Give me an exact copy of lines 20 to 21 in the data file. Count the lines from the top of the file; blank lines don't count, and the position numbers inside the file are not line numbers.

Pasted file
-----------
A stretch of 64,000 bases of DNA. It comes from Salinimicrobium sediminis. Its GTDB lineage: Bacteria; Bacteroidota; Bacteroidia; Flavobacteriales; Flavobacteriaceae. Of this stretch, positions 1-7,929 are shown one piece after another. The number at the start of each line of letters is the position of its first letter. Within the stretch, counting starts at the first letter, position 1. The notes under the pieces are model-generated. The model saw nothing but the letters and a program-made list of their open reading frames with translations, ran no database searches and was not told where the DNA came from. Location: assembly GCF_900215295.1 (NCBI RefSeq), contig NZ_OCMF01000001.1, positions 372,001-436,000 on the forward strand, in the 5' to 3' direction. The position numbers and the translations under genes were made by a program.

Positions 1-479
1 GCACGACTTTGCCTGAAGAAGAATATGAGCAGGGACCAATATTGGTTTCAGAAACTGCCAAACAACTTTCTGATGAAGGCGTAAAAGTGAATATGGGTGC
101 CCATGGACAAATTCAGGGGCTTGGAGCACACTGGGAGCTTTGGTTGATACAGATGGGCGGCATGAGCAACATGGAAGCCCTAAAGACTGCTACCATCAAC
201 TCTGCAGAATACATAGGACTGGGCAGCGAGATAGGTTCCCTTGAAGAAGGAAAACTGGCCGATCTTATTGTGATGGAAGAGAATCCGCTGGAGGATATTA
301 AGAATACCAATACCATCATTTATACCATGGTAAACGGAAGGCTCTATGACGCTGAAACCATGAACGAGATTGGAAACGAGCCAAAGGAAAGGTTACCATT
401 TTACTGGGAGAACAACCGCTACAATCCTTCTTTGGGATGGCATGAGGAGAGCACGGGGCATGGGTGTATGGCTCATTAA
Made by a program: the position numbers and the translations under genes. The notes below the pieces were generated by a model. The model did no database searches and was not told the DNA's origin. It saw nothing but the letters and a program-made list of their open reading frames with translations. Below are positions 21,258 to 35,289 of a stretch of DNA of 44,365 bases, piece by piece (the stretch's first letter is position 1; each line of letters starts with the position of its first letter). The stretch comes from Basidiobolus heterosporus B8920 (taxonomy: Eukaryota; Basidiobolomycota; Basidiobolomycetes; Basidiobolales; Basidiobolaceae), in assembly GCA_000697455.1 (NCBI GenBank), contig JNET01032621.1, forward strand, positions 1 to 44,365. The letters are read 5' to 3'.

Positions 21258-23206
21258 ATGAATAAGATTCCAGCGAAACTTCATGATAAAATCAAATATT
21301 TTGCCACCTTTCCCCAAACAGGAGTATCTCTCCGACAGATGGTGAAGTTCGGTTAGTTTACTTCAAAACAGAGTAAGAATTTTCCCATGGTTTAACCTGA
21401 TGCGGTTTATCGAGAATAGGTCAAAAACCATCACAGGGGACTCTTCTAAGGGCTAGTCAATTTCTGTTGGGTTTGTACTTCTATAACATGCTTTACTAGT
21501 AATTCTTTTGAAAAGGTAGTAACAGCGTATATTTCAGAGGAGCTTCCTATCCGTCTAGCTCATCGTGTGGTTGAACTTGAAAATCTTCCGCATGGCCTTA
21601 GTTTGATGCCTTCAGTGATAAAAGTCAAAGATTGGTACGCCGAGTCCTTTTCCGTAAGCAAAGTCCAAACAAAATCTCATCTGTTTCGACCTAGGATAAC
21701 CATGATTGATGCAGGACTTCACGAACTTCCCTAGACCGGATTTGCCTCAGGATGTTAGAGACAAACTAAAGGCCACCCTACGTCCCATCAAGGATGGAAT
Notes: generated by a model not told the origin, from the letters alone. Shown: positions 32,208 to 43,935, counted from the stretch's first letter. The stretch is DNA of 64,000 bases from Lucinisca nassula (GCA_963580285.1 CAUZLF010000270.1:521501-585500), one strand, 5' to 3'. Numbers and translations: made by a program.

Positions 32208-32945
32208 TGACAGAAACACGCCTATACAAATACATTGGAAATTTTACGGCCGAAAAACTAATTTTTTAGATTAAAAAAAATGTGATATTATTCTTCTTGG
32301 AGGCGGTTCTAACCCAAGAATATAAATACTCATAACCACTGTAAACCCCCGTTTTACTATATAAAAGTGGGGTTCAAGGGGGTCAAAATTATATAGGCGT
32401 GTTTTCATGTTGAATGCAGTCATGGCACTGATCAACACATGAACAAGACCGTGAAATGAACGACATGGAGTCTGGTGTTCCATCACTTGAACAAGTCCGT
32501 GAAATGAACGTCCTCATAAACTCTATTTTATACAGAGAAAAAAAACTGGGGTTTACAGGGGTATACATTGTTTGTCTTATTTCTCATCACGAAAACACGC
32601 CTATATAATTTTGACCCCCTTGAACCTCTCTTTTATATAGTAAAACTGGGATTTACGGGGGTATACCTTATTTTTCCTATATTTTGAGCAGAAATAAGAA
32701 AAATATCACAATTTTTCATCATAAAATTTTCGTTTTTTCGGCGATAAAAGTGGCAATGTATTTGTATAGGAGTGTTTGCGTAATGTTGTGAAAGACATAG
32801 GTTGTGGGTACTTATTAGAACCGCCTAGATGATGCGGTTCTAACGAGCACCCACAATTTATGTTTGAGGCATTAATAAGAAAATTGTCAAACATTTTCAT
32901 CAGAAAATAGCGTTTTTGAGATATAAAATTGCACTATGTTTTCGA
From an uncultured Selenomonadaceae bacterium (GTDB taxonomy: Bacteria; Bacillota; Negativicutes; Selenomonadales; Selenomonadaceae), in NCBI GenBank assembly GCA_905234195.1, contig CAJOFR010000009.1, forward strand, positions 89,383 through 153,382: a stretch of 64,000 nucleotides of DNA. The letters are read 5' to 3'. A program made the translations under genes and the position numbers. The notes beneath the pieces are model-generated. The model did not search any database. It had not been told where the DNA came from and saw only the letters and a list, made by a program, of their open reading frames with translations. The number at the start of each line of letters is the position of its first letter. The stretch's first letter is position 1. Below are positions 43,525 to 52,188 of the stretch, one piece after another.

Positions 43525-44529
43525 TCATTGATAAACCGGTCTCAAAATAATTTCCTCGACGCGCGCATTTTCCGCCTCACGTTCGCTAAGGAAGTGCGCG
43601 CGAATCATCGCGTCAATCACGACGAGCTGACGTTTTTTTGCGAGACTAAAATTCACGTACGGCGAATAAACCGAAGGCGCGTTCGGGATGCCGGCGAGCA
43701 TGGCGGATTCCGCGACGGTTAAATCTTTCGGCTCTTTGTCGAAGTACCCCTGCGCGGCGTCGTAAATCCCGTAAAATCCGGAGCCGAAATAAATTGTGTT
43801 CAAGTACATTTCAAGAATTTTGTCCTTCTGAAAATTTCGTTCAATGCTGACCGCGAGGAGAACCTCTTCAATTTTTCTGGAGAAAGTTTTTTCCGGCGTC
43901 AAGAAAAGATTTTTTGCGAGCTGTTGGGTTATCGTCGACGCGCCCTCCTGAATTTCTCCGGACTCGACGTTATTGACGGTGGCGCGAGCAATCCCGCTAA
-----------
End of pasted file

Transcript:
32401 GTTTTCATGTTGAATGCAGTCATGGCACTGATCAACACATGAACAAGACCGTGAAATGAACGACATGGAGTCTGGTGTTCCATCACTTGAACAAGTCCGT
32501 GAAATGAACGTCCTCATAAACTCTATTTTATACAGAGAAAAAAAACTGGGGTTTACAGGGGTATACATTGTTTGTCTTATTTCTCATCACGAAAACACGC